AIG Life is continuing its critical illness (CI) cover revamp by consolidating the conditions insured under its group CI product into eight categories.
The categories AIG decided on are degenerative neurological disorder, reduced heart function, surgery to the heart, aorta or pulmonary artery, surgery via the skull, brain injury, loss of use of a limb, lung disease or removal, and blindness or removal of an eyeball.
On face value, these categories cover 27 conditions. A further 21 stand-alone conditions have been listed which wouldn’t fit into these subsets.
“We’re removing the complexity that has plagued our industry to make having group critical illness a no-brainer,” said Lee Lovett, managing director for AIG’s group protection arm. .
“Until now, employers had to choose which medical situations they wanted the insurance to pay out on, and needed some level of medical knowledge to know what they’re buying.”
He added: “There’s been a bit of a ‘conditions race’ in the product market."
Lovett claimed AIG was “the first” group provider to cover employees based on specific surgeries or the impact on their daily life, as opposed to basing its cover on a “rigid” list of conditions.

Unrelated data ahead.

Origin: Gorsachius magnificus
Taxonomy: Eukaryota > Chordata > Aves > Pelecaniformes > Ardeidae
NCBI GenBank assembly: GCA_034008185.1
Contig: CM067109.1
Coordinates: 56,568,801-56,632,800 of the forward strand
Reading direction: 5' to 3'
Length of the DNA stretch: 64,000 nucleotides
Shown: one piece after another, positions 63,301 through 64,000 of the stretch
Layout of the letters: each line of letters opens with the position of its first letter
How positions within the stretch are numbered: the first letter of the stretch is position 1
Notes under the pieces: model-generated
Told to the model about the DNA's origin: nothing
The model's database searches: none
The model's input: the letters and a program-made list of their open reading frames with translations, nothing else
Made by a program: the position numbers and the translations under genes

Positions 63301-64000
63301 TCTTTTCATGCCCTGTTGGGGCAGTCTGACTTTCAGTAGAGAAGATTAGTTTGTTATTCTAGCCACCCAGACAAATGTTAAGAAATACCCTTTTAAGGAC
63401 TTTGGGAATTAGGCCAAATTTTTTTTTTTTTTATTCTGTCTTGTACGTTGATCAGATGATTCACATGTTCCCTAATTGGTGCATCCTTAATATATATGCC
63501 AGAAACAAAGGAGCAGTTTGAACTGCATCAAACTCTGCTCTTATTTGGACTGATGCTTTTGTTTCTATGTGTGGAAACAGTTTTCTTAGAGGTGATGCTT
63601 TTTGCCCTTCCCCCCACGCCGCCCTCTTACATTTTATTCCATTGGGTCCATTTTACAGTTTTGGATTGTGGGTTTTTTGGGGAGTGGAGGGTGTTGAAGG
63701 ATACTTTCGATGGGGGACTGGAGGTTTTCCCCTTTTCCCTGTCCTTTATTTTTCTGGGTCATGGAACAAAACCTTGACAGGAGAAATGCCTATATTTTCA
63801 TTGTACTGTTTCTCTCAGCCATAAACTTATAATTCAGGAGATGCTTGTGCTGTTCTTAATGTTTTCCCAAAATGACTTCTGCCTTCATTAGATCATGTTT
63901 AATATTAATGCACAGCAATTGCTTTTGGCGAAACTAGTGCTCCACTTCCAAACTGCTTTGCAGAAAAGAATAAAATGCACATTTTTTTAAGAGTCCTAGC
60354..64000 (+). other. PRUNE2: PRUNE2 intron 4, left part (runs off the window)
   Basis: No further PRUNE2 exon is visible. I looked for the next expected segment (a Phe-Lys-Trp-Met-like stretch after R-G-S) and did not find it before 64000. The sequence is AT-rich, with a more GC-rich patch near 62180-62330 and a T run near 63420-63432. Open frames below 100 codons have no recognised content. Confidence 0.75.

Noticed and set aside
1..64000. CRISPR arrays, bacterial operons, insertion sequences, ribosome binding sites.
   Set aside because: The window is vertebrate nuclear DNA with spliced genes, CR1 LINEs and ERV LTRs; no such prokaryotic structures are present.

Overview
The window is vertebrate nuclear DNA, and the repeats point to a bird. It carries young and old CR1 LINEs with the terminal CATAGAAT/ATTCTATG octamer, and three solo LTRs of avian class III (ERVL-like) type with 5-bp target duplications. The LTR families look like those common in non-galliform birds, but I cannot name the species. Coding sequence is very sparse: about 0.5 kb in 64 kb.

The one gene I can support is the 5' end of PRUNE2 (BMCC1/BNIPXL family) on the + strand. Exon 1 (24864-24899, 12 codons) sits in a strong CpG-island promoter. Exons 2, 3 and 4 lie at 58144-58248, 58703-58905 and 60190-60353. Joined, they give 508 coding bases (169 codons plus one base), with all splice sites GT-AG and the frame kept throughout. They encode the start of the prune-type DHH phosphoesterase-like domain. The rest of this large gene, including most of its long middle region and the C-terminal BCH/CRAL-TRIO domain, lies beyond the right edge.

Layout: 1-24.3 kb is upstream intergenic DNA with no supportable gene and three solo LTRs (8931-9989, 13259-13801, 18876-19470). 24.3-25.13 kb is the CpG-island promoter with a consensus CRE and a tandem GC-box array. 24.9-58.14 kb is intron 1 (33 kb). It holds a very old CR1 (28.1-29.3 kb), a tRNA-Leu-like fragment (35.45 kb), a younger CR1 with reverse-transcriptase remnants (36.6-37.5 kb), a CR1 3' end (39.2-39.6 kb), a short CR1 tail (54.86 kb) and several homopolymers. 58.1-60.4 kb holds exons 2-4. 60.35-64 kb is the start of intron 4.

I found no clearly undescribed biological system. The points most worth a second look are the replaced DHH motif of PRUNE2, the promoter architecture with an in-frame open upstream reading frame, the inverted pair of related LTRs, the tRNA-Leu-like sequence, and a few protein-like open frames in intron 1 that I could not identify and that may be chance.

“The impact on an employee's lifestyle is more important than the condition itself. And our product gives policy holders an element of future-proofing,” said Lovett.
“So far, no-one else has gone down this route. Making changes of this nature takes a long time. It’s not something you can copy.”
By simplifying how employees interpret conditions, Lovett said AIG can offer “broader”, more “flexible” coverage which “keeps pace with new medical developments and doesn’t diminish over time”.
It is also fairer, he said.
Conditions such as multiple system atrophy - a degenerative condition - affects some 3,300 people in the UK and Ireland, according to MSA Trust.
CI has not traditionally covered this condition. But by including the category ‘degenerative neurological disorder’, sufferers of this condition are now receiving recognition under AIG’s cover.